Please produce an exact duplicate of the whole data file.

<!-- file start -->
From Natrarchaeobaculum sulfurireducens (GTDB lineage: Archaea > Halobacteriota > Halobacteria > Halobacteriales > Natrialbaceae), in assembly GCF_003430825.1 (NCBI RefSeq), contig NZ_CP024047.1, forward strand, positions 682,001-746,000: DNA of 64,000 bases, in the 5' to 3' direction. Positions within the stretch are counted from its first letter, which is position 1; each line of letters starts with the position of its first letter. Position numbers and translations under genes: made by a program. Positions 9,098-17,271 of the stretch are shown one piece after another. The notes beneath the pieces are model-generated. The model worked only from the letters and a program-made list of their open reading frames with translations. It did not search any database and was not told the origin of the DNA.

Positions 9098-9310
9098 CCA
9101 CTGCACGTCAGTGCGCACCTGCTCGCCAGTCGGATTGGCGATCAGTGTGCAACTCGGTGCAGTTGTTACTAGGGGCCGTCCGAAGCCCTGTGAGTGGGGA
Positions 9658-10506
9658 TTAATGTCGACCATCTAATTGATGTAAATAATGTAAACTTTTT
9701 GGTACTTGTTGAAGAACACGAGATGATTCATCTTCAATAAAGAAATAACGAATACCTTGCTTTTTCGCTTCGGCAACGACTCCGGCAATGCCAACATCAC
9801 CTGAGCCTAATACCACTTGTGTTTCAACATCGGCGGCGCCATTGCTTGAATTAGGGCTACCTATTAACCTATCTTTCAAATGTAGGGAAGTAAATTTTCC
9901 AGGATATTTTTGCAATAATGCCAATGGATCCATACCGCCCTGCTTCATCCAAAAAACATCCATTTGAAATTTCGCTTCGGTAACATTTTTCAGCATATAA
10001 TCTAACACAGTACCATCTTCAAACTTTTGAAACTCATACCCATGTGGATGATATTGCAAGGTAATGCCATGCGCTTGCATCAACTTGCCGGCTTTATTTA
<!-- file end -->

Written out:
From Natrarchaeobaculum sulfurireducens (GTDB lineage: Archaea > Halobacteriota > Halobacteria > Halobacteriales > Natrialbaceae), in assembly GCF_003430825.1 (NCBI RefSeq), contig NZ_CP024047.1, forward strand, positions 682,001-746,000: DNA of 64,000 bases, in the 5' to 3' direction. Positions within the stretch are counted from its first letter, which is position 1; each line of letters starts with the position of its first letter. Position numbers and translations under genes: made by a program. Positions 9,098-17,271 of the stretch are shown one piece after another. The notes beneath the pieces are model-generated. The model worked only from the letters and a program-made list of their open reading frames with translations. It did not search any database and was not told the origin of the DNA.

Positions 9098-9310
9098 CCA
9101 CTGCACGTCAGTGCGCACCTGCTCGCCAGTCGGATTGGCGATCAGTGTGCAACTCGGTGCAGTTGTTACTAGGGGCCGTCCGAAGCCCTGTGAGTGGGGA
Positions 9658-10506
9658 TTAATGTCGACCATCTAATTGATGTAAATAATGTAAACTTTTT
9701 GGTACTTGTTGAAGAACACGAGATGATTCATCTTCAATAAAGAAATAACGAATACCTTGCTTTTTCGCTTCGGCAACGACTCCGGCAATGCCAACATCAC
9801 CTGAGCCTAATACCACTTGTGTTTCAACATCGGCGGCGCCATTGCTTGAATTAGGGCTACCTATTAACCTATCTTTCAAATGTAGGGAAGTAAATTTTCC
9901 AGGATATTTTTGCAATAATGCCAATGGATCCATACCGCCCTGCTTCATCCAAAAAACATCCATTTGAAATTTCGCTTCGGTAACATTTTTCAGCATATAA
10001 TCTAACACAGTACCATCTTCAAACTTTTGAAACTCATACCCATGTGGATGATATTGCAAGGTAATGCCATGCGCTTGCATCAACTTGCCGGCTTTATTTA